The Catholic Church across Yorkshire's historic West Riding since 1878

The Catholic Church across Yorkshire's historic West Riding since 1878

Cardinal blesses Ampleforth Abbey’s refurbished Retreat and Visitor Centre

A new chapter was opened in the hospitality apostolate of Ampleforth Abbey when Cardinal Vincent Nichols, Archbishop of Westminster, travelled to the Benedictine monastery in North Yorkshire on 19 March to bless Alban Roe House, a retreat and visitor centre which has been extensively refurbished with the help of a generous donation. The building brings together residential accommodation, a Tea Room, Shop and Visitor Centre, all of which opened to the general public on 22 March.

One of our Diocese of Leeds Trustees, Liam Kelly, was there for the Cardinal’s visit and has kindly written this report …

The blessing on the Solemnity of Saint Joseph (19 March) was preceded by the celebration of Mass in the Abbey church attended by more than 100 invited guests including employees and volunteers, contractors who had worked on the refurbishment of Alban Roe House, representatives from local parishes, and staff and students of Ampleforth College. More than 800 people also followed the Mass by live stream. Cardinal Nichols presided and celebrants included the Abbot of Ampleforth Abbey, Abbot Robert Igo OSB, with bishops and members of the monastic community.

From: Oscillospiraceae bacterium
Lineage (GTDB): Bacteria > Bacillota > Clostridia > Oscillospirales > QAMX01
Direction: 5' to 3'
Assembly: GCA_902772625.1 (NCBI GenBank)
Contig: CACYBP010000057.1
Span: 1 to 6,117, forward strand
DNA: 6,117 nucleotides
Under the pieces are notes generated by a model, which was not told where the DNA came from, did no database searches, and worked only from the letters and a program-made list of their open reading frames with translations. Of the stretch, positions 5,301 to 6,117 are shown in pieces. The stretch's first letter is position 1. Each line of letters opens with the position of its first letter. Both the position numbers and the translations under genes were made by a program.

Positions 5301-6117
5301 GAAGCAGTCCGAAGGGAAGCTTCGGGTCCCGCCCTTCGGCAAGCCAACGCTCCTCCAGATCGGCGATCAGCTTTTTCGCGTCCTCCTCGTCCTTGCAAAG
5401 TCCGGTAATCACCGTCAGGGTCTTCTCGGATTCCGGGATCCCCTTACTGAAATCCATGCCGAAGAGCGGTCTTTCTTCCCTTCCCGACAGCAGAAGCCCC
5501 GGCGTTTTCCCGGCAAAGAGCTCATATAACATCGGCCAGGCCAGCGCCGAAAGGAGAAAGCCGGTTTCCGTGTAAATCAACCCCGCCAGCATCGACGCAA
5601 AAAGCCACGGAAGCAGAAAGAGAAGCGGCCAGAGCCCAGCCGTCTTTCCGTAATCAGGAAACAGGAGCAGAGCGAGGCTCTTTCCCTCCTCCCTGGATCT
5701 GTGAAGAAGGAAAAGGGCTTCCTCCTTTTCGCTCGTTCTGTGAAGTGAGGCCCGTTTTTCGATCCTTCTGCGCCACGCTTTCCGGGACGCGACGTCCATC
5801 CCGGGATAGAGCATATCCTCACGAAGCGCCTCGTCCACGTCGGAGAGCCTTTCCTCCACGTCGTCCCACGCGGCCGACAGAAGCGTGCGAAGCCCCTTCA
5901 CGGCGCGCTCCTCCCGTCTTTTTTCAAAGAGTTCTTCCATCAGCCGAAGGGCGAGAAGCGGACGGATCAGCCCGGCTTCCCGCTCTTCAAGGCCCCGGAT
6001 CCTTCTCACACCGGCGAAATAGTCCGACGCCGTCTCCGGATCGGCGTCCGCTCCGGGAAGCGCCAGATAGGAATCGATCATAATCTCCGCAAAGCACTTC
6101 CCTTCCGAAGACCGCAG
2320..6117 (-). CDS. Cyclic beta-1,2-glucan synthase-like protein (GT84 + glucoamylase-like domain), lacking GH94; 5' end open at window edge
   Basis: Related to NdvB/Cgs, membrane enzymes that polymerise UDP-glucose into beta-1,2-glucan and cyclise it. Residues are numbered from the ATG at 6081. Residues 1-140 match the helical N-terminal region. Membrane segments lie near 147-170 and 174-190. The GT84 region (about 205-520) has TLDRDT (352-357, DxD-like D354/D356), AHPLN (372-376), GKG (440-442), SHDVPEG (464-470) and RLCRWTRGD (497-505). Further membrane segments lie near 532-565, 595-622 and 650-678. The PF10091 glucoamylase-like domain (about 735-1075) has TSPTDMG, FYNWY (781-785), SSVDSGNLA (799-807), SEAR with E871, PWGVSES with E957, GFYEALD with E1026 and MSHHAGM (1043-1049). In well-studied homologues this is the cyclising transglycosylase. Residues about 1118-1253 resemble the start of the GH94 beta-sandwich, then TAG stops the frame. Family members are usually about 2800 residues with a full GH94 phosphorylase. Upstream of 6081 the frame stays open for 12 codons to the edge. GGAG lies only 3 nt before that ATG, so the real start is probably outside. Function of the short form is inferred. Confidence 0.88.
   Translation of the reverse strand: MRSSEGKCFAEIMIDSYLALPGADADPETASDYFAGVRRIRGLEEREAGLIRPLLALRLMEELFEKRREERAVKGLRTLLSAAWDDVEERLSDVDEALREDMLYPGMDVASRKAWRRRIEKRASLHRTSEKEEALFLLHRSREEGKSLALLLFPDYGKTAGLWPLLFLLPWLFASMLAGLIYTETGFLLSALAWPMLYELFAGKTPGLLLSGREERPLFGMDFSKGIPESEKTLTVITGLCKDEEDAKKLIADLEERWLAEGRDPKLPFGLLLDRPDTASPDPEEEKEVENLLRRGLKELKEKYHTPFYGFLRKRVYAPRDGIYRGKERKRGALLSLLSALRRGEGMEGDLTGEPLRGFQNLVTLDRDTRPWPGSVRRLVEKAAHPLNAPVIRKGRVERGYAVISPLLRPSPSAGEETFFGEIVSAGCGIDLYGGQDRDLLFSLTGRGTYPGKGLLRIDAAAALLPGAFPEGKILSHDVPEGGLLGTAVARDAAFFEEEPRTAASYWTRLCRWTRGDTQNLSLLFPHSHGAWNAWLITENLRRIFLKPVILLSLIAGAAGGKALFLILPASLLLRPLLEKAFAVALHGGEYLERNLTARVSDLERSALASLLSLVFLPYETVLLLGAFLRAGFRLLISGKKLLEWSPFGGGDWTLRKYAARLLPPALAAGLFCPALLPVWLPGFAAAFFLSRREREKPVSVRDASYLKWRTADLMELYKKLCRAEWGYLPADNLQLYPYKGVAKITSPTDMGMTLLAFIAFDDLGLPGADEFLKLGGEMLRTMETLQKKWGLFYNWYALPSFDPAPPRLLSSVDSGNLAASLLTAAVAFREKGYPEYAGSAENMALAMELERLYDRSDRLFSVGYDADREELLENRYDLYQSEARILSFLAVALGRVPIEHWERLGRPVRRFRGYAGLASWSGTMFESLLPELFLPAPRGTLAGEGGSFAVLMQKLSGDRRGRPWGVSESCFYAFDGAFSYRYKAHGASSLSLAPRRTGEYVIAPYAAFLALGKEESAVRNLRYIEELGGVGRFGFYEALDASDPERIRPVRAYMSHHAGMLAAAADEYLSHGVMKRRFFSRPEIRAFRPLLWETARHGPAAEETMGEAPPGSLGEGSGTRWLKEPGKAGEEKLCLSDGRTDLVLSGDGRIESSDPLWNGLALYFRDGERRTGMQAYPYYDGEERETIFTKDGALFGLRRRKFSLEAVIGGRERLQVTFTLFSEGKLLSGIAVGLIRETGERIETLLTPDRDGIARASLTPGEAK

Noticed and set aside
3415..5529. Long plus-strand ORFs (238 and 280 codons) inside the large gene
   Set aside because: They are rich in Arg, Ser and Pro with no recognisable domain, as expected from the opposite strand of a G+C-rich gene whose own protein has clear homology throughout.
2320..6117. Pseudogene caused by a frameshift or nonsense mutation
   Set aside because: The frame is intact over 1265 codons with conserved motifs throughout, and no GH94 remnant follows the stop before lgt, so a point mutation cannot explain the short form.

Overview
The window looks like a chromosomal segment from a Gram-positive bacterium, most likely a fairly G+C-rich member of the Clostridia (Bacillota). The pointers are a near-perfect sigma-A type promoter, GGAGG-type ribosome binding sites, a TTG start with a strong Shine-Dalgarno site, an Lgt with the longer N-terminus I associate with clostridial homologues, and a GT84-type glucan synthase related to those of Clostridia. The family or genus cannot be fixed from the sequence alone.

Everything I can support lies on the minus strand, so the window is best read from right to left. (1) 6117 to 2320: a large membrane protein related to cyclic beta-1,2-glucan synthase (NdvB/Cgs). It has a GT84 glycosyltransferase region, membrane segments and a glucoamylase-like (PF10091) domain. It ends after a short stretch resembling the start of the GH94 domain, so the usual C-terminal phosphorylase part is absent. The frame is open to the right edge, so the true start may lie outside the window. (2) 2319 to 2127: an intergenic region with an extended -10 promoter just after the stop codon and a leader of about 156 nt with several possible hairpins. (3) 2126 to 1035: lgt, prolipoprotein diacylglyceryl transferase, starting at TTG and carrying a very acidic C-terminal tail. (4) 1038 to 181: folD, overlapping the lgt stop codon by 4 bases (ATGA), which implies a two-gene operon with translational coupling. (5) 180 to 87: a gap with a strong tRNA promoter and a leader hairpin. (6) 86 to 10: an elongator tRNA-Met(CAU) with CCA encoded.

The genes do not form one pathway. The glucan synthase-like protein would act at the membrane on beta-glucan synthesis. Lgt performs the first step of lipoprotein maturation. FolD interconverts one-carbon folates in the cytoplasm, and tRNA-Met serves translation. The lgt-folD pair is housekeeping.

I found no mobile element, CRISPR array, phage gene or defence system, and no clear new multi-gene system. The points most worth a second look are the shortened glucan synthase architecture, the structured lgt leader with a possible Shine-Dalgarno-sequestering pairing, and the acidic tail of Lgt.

In his homily, Cardinal Nichols recalled bringing a group of sixth-form students from Wigan to Ampleforth in 1973. ‘For the youngsters,’ he said, ‘it was an eye-opener. Some had never been away from Wigan, never experienced the pitch black of night without street lights, never sensed the spirit of prayer of the monastic Divine Office. Nor, more importantly, had some ever experienced the unconditional welcome they received from this community.’ The Cardinal said that the development of Alban Roe House will greatly enhance the outreach of the monastery, especially to today’s young people.

Referring to the qualities of Saint Joseph, whose feast was celebrated on 19 March, the Cardinal spoke of him as someone ‘who took special care to be protective of the vulnerable. Mary and Jesus were placed under his protective care’. ‘So too, here at Ampleforth,’ the Cardinal continued, ‘there is great care now exercised for the protection of the young and vulnerable. May I suggest that this Feast Day is such a suitable moment for the blessing of this new House, in which visitors will learn about the God-given dignity of their lives; in which they will grow in the deep spirit of listening for the prompting of God in their lives and the willingness to follow God’s call; and in which they will be welcomed into a safe and life-enhancing environment. May St Joseph always give his blessing and protection to this new venture.’

After the celebration of Mass in the Abbey church people made their way to Alban Roe House, a short walk from the monastery and church. There, while the Litany of Saints was sung by the monastic community, the Cardinal, the Abbot and some of the monks blessed rooms on the different floors of the building. After a buffet lunch served in the Tea Room, guests were invited to tour the refurbished building.

Cardinal Nichols blessing the entrance to Alban Roe House